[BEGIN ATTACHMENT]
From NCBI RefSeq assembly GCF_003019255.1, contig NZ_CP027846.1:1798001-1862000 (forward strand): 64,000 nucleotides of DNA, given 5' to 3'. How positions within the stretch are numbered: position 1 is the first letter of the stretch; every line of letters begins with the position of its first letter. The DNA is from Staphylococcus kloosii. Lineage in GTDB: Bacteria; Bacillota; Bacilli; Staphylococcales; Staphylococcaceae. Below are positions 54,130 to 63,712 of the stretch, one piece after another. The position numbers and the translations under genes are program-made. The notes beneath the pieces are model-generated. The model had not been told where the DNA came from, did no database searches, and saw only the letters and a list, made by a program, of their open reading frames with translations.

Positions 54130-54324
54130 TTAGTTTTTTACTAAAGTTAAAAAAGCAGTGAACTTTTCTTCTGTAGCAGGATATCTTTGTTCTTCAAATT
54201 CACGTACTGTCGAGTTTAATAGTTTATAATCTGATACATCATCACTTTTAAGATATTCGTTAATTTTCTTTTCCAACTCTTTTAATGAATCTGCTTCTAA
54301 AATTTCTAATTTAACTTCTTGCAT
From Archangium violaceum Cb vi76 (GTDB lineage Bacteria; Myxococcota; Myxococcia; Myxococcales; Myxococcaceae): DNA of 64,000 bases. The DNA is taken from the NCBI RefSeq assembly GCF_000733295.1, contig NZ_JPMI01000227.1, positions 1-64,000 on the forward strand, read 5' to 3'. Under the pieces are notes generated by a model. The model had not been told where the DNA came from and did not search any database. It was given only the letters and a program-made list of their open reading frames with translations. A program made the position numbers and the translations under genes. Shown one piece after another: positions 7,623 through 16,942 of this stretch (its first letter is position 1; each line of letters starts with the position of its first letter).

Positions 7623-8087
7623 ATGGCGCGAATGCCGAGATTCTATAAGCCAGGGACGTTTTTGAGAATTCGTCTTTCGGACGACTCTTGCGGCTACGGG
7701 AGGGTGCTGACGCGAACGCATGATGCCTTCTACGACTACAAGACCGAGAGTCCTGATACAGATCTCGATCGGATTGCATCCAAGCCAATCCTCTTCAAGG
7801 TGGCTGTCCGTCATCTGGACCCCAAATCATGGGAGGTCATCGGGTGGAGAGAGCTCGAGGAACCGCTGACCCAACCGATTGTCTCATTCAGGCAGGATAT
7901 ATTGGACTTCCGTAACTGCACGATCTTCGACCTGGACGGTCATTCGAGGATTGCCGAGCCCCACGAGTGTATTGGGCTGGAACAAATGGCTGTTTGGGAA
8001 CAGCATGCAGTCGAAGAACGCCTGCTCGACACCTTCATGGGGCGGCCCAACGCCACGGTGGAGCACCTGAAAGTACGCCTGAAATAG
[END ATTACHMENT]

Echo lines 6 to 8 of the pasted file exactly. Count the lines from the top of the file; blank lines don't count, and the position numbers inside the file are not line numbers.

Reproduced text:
From Archangium violaceum Cb vi76 (GTDB lineage Bacteria; Myxococcota; Myxococcia; Myxococcales; Myxococcaceae): DNA of 64,000 bases. The DNA is taken from the NCBI RefSeq assembly GCF_000733295.1, contig NZ_JPMI01000227.1, positions 1-64,000 on the forward strand, read 5' to 3'. Under the pieces are notes generated by a model. The model had not been told where the DNA came from and did not search any database. It was given only the letters and a program-made list of their open reading frames with translations. A program made the position numbers and the translations under genes. Shown one piece after another: positions 7,623 through 16,942 of this stretch (its first letter is position 1; each line of letters starts with the position of its first letter).

Positions 7623-8087
7623 ATGGCGCGAATGCCGAGATTCTATAAGCCAGGGACGTTTTTGAGAATTCGTCTTTCGGACGACTCTTGCGGCTACGGG